*/**** Image B+ Sound B- Extras B+
starring John Friedrich, Rachel Ward, Adrian Zmed, Mark Metcalf
screenplay by Jon George & Neill Hicks and Ronald Shusett
directed by Andrew Davis
by Bryant Frazer Of all the lousy, Z-list horror films that flooded American multiplexes in the wake of the success of Friday the 13th, The Final Terror may have the most incongruously A-list IMDb profile page, which explains its failure to languish in well-deserved obscurity. It is exemplary of the 1980s horror boom as opportunistic folly--horror movies were being made by people who had no interest in making horror movies, simply because that's where the easy money was. Horror buffs know this, but still, how can any self-respecting 21st-century genre cultist resist the siren call of a little-known slasher starring Rachel Ward, Daryl Hannah, Mark Metcalf, Adrian Zmed, and Joe Pantoliano and directed by Andrew Davis?
Davis was a cinematographer looking to graduate from low-budget obscurity to the big leagues when co-screenwriter Ron Shusett (Alien) convinced producer Joe Roth (who would go on to become a very big deal) that he was the man for this killer-in-the-woods flick under the care of Samuel Z. Arkoff, who had helped define the American B-movie in his decades at legendary exploitation outfit American International Pictures. Even the below-the-line talent--film editor Paul Rubell (later to do Oscar-nominated work with Michael Mann and highly lucrative jobs for Michael Bay), three-time Oscar-winning sound guy Michael Minkler, casting director Penny Perry, among others--turned out to be world-class. Davis managed to turn the gig into one hell of a career, eventually landing action projects like Above the Law, Under Siege, and The Fugitive. But The Final Terror is a lifeless hulk.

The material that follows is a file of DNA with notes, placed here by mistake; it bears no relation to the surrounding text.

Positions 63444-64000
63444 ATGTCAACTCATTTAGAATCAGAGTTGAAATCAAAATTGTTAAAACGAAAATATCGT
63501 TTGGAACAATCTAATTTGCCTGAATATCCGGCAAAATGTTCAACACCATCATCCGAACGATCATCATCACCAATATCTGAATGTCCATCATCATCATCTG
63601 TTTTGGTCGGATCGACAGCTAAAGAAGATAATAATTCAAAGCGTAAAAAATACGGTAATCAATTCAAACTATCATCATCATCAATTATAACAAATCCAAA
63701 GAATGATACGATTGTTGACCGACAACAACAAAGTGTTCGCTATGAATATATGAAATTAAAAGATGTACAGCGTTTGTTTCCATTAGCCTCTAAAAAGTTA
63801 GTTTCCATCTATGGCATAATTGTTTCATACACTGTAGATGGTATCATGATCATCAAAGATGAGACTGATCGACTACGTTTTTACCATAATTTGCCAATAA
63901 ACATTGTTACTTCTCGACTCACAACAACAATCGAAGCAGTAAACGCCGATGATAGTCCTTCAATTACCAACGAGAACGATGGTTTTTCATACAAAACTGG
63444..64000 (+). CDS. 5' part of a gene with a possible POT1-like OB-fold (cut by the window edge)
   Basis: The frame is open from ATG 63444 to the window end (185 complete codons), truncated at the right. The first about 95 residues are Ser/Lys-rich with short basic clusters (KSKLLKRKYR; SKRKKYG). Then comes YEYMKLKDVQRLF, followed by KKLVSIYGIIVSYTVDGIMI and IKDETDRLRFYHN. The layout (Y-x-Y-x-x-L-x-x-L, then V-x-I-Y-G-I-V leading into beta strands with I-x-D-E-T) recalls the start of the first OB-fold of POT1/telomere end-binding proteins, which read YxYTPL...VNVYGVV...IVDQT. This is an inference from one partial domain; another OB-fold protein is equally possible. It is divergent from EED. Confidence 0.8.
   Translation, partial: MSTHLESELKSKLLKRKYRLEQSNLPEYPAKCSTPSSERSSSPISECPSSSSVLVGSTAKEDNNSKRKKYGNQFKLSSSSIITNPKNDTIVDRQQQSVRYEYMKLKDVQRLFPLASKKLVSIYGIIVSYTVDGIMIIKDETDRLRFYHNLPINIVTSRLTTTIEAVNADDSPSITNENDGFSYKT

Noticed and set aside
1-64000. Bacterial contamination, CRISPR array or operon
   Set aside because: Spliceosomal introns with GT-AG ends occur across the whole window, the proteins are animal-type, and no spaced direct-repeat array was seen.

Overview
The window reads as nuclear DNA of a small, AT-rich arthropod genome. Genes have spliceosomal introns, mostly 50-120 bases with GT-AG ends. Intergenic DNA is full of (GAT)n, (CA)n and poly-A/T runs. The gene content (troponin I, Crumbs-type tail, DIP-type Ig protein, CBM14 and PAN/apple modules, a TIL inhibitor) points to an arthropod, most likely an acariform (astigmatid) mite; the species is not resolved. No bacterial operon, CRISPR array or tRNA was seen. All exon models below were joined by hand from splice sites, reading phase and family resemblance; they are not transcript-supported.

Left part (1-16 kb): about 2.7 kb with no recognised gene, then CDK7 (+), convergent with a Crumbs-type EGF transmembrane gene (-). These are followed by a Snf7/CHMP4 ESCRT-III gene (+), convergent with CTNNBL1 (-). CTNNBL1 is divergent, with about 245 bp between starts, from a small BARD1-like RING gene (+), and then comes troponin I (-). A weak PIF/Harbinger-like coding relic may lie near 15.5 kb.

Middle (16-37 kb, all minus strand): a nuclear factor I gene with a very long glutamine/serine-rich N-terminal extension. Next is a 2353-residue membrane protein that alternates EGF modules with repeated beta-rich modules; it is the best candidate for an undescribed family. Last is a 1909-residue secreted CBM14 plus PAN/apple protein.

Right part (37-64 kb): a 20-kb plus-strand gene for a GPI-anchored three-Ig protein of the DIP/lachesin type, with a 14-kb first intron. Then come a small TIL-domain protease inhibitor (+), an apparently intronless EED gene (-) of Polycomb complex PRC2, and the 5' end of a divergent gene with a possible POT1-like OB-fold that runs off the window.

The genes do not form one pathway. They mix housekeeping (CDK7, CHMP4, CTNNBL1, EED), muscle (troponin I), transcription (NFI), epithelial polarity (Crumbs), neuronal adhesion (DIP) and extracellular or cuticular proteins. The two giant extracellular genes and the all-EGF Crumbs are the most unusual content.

It's about a gaggle of forest rangers from the Wild River Fire Base who head out on a multi-day work detail with some kind of ill-defined mission devised by the group's leader, Mike (Mark Metcalf). Around a bonfire on their first night away, one of them tells a sad, spooky story of a teenaged girl, her lumberjack uncle, an unhappy child, and a rape in the woods. Stage thus set, the film waits for two of these kids to start humping by the water's edge before sending in the boogeyman--in this case, all we see is a gloved hand wielding a wickedly-curved blade and slashing Mike's backside, mid-thrust, spattering girlfriend Melanie with his blood. Meanwhile, weirdo Eggar (a tightly-wound Joe Pantoliano) has disappeared, and wherever he's gone, he's taken the group's rickety bus, their ticket back to civilization, with him. It's a little while before the group realizes they're being hunted (the discovery of Mike's severed head in an outhouse crystallizes the picture), but before long the unhappy campers are just hoping to find a way out of the woods before the killer catches up to them.